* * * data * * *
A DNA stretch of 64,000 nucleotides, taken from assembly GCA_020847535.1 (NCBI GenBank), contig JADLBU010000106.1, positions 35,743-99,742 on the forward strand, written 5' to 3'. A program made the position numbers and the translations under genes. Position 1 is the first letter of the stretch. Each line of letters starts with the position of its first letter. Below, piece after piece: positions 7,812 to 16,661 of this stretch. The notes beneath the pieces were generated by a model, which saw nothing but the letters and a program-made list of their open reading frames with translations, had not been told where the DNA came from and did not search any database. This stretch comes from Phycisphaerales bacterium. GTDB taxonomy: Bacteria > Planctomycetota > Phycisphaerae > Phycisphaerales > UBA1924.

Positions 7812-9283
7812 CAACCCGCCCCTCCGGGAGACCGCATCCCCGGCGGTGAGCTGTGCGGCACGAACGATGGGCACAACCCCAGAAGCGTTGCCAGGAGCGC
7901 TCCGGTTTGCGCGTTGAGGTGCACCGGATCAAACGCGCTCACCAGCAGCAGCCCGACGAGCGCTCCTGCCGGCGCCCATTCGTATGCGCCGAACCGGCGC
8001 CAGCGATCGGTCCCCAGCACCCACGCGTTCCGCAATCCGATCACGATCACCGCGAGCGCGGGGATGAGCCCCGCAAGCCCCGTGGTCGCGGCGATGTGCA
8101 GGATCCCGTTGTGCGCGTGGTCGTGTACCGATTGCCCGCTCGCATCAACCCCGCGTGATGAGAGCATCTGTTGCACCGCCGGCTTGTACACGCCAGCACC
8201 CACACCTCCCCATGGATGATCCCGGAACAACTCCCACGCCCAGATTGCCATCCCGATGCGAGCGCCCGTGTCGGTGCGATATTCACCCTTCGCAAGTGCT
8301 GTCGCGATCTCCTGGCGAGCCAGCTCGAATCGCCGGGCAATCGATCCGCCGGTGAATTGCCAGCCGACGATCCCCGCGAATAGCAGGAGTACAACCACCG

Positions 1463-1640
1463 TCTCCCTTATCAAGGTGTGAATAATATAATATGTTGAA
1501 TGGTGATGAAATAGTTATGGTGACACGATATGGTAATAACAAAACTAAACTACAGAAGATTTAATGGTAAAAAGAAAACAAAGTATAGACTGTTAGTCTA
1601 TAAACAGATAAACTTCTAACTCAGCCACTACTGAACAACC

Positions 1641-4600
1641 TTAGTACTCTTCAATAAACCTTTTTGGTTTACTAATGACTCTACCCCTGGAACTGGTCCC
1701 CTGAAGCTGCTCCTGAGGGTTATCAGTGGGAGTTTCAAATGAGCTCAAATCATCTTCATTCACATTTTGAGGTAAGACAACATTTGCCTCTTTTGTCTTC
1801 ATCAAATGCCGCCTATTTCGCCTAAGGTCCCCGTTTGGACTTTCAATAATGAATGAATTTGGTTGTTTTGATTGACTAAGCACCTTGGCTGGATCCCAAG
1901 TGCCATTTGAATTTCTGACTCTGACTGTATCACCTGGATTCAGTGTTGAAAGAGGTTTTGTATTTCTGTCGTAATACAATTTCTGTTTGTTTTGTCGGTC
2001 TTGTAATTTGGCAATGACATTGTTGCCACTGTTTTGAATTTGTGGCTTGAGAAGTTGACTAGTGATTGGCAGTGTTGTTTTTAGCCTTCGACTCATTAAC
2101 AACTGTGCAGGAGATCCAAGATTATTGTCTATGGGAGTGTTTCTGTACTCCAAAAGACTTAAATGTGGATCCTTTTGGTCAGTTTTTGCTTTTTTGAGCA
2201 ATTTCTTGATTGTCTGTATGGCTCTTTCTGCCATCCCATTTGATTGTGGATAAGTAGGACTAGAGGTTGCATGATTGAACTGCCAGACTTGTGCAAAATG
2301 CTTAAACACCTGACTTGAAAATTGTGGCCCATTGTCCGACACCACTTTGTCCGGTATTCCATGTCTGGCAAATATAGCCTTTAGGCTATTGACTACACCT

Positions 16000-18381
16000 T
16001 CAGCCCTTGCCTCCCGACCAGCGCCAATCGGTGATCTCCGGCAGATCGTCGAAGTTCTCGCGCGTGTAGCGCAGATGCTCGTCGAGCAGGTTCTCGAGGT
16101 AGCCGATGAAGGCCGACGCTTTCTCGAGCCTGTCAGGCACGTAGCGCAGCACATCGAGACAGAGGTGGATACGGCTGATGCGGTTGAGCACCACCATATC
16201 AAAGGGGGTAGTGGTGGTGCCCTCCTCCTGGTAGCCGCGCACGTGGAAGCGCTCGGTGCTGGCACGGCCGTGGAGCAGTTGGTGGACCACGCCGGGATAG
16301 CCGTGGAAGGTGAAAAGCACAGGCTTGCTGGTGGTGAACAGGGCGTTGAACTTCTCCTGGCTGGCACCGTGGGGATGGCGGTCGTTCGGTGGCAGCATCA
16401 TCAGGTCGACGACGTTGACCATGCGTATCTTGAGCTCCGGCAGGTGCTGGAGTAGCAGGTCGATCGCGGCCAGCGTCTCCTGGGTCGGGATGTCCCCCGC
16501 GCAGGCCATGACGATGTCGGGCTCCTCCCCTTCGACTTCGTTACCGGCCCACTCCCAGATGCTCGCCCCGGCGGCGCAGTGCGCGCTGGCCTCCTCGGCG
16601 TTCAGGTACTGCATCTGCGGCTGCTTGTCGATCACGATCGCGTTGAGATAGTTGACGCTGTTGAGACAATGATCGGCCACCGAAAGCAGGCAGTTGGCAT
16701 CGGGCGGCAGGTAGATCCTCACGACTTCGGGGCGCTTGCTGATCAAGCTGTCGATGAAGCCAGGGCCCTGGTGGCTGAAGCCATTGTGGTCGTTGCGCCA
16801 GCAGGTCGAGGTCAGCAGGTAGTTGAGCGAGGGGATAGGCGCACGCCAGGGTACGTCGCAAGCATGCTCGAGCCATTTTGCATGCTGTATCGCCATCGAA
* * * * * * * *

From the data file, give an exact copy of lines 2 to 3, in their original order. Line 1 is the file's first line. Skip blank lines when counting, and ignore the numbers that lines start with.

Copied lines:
Positions 7812-9283
7812 CAACCCGCCCCTCCGGGAGACCGCATCCCCGGCGGTGAGCTGTGCGGCACGAACGATGGGCACAACCCCAGAAGCGTTGCCAGGAGCGC